Anthony Beevor has some interesting observations but no discernable point. He notes that many view the US as a decadent culture, claims that many in the US military share that view of US civilian society, and that the US military isn’t comfortable with peacekeeping. All of these points have merit. But his conclusion is rather odd:

It is hard for the US Armed Forces to accept that their crushing defeat of Saddam Hussein may prove a dangerous victory. For the Arab world, the only possible challenge to the total supremacy of the United States can come in the form of terrorist acts, what the Pentagon now defines as “asymmetrical warfareâ€. Islamic fundamentalists will not compromise in the struggle against “the Great Satanâ€. They reject official diplomacy just as they reject the idea of secular government. And any Arab leaders prepared to negotiate with the Americans or Israelis are liable to be assassinated. I fear that the asymmetrical power of the United States, however benignly intended, cannot avoid asymmetrical war.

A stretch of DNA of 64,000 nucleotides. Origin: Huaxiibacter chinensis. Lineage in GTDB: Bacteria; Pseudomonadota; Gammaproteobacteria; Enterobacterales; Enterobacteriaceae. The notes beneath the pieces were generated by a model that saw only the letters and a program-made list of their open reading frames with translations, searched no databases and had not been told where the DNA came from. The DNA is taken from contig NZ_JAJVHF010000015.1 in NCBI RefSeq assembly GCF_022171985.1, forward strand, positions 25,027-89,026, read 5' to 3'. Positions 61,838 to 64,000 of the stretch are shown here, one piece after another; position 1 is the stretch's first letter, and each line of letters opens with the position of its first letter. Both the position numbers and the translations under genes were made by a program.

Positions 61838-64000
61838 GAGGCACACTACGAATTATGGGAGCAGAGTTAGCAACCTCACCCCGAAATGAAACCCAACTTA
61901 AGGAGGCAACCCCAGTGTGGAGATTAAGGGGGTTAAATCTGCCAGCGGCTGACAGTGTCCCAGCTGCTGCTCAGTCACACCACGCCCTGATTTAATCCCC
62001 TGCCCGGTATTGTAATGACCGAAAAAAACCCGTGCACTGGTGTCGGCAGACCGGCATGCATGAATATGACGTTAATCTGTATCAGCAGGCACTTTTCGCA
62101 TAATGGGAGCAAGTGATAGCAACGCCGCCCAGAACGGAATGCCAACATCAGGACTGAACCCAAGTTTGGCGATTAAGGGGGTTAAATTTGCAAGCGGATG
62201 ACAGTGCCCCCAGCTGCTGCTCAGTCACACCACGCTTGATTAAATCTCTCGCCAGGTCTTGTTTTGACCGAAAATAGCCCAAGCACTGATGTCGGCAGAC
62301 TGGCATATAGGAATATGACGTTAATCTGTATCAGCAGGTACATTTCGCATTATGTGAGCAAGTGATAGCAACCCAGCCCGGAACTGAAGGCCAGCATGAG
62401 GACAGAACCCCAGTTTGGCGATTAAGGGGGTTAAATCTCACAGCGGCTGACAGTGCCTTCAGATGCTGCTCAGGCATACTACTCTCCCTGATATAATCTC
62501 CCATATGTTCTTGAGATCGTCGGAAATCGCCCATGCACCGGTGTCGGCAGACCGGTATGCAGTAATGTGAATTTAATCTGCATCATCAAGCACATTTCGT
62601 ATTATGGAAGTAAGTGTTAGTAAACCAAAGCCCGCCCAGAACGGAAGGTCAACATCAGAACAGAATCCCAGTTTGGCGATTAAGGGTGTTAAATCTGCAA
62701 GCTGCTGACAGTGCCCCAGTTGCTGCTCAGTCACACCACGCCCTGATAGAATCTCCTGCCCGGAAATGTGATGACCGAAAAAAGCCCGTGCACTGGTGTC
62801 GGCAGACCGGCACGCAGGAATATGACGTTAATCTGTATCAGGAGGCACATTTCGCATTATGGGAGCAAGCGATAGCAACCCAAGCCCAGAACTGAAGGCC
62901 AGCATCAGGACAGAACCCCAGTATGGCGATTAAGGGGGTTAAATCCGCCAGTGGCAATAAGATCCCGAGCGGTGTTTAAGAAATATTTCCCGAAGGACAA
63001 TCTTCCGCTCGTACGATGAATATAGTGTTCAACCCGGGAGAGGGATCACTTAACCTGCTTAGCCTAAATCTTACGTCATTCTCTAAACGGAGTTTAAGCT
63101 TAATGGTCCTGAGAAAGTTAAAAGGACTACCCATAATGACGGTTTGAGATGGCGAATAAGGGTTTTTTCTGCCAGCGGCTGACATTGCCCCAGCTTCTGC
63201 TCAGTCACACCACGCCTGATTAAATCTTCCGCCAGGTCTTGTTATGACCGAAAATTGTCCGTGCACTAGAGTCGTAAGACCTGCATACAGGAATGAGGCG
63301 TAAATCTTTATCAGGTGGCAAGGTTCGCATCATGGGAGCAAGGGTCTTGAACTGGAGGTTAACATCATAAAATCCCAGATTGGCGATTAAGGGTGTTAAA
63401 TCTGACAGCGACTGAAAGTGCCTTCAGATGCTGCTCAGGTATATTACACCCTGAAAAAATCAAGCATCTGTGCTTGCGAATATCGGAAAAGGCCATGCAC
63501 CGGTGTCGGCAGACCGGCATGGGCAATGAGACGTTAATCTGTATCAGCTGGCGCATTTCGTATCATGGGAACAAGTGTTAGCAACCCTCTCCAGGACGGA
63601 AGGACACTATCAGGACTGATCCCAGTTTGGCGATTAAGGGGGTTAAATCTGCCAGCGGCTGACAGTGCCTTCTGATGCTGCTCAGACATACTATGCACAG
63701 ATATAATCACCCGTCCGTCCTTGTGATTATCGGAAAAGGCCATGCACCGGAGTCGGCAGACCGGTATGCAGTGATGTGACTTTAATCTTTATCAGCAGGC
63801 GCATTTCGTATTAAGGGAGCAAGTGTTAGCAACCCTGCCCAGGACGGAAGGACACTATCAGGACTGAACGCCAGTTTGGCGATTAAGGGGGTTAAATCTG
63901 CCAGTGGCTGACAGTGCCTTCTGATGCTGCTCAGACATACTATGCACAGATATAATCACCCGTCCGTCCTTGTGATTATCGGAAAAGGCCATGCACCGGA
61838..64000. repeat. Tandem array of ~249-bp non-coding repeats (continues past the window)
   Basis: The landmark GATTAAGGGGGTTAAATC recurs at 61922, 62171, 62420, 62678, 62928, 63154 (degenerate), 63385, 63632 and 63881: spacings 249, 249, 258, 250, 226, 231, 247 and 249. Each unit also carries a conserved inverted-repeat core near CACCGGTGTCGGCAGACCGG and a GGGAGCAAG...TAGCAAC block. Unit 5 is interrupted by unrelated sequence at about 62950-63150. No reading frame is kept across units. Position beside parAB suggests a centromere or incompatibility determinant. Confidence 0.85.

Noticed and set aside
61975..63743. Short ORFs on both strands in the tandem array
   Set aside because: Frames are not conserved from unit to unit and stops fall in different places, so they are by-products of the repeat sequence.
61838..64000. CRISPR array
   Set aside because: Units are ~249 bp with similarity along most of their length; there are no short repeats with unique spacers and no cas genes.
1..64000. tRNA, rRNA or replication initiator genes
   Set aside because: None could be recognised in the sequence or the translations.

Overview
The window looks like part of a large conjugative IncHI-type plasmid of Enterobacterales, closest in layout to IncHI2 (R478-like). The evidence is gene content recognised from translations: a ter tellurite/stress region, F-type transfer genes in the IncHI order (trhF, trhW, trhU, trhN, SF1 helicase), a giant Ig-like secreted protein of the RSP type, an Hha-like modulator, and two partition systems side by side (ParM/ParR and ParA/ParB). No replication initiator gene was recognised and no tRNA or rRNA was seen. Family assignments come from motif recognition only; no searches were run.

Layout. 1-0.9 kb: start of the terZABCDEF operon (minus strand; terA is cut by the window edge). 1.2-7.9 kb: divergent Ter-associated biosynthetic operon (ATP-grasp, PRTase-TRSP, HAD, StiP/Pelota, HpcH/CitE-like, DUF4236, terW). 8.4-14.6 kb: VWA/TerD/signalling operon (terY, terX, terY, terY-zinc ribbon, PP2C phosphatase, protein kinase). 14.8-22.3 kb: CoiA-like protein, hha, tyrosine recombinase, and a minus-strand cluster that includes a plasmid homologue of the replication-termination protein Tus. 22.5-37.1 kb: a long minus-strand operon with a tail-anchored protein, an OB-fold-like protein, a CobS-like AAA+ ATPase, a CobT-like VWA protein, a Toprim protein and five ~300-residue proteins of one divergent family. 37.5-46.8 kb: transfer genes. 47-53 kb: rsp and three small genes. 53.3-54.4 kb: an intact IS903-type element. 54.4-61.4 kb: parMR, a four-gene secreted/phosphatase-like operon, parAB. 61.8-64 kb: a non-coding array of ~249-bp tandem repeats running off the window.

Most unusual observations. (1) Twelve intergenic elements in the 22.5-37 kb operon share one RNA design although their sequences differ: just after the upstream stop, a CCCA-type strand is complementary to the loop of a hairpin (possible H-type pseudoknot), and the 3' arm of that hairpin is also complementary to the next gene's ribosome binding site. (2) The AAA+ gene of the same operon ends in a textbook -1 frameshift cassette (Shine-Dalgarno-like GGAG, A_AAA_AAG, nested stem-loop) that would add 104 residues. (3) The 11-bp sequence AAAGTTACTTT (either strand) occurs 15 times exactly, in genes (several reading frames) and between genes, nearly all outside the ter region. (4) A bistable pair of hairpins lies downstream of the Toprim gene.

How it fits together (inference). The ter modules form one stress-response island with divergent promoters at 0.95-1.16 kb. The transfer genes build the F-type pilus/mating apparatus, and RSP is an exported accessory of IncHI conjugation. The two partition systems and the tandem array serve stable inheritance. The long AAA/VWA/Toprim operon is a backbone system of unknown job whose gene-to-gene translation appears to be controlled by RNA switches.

If true, so what? What is it that we should do differently? Use lousy weapons and outdated tactics so that the Arabs won’t feel inferior? Make our soldiers less disciplined so they won’t have a dim view of their civilian counterparts? What?

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James Joyner
About James Joyner
James Joyner is Professor and Department Head of Security Studies at Marine Corps University's Command and Staff College and a nonresident senior fellow at the Scowcroft Center for Strategy and Security at the Atlantic Council. He's a former Army officer and Desert Storm vet. Views expressed here are his own. Follow James on Twitter @DrJJoyner.


  1. Rob says:

    Of course we shold reinvent the wheel, maybe go back to using horses and mass formations.

    June 14th, the 228th birthday of the US Army! Hoo-ah!